In what follows, it is assumed that the overall morphology of an artifact reflects functional, technological and raw material constraints, and individual motor habits, and that it can in some cases convey, either actively or passively, social messages of various kinds.

Classes of artifacts vary greatly in the extent to which one or another of these constraints is an important determinant of overall form. In terms of postulates and assumptions, approaches to the study of artifact style are sometimes divided into 'information exchange' and 'social interaction' approaches Wobst , see also Carr The information exchange theory of style emphasizes its adaptive function in that it transmits information about group affiliation, ownership, etc.

From an information exchange point of view, style has an active quality, and is used in conscious decisionmaking to express something.

It reflects often transitory situational conditions or needs. The emphasis is on dissimilarities, which convey different emotional, social, or economic messages. The social interaction theory of style represents a partial contrast in that style here has a primarily psychological function i.

It is style in the passive sense in that it reflects modal but alternative ways of doing things learned through enculturation and thus mirrors traditional norms and values. Finally, it is 'normative' because it emphasizes similarity amongst groups of interacting, cooperating individuals who participate in the same or similar ideational systems. Style from a social interaction standpoint would theoretically be long-lived, since it would presumably be desirable to consistently express significant messages over long periods of time.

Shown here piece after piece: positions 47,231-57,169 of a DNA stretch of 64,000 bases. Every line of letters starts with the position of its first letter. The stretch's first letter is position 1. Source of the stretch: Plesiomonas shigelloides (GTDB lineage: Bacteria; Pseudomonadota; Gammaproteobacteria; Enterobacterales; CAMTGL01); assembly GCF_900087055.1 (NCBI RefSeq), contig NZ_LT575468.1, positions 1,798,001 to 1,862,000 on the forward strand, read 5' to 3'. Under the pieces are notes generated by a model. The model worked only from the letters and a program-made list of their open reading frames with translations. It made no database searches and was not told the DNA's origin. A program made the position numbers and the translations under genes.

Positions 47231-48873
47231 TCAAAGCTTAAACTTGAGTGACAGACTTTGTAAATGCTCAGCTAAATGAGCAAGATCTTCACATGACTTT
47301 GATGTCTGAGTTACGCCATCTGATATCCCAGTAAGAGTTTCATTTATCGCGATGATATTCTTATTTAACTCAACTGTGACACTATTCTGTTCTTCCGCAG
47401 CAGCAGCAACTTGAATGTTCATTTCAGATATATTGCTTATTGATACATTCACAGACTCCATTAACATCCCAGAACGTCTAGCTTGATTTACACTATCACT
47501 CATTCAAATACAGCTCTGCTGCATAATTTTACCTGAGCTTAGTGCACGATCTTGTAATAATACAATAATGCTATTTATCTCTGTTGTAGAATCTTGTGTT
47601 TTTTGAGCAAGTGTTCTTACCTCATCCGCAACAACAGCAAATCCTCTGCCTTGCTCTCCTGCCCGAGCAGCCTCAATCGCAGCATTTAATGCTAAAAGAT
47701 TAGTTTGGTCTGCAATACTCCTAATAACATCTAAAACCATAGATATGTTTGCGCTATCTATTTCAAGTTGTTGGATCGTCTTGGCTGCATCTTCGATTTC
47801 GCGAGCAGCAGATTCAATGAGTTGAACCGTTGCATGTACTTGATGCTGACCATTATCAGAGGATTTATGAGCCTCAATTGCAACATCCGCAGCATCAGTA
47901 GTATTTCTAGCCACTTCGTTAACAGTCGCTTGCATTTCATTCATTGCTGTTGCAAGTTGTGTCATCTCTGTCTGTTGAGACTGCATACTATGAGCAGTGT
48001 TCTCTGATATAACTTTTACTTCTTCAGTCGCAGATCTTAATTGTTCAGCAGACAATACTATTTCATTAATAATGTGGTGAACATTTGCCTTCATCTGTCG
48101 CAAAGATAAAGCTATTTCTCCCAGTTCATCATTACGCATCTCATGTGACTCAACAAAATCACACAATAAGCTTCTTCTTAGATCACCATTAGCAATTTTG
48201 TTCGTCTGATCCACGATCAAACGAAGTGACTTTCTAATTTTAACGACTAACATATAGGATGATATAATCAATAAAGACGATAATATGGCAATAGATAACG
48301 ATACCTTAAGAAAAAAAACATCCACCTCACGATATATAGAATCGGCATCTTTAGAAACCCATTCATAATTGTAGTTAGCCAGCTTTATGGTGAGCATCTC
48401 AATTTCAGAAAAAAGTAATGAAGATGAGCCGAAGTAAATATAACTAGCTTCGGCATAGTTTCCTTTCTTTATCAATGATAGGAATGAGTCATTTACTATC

While different workers can sometimes be identified with one or the other perspective, and while all workers 'weight' the two approaches differently, a moment's reflection makes it clear that it is not so much a question of a dichotomy, but rather one of emphasis. It seems safe to assert that artifact style in general is always and everywhere an amalgam, combining aspects of both the information exchange and social interaction models.

Although this is true as a generalization, it is not always and equally true of particular classes of artifacts. It seems to me that the problem domain would inevitably 'bias biases' in favor of the postulates and assumptions of one or the other approach.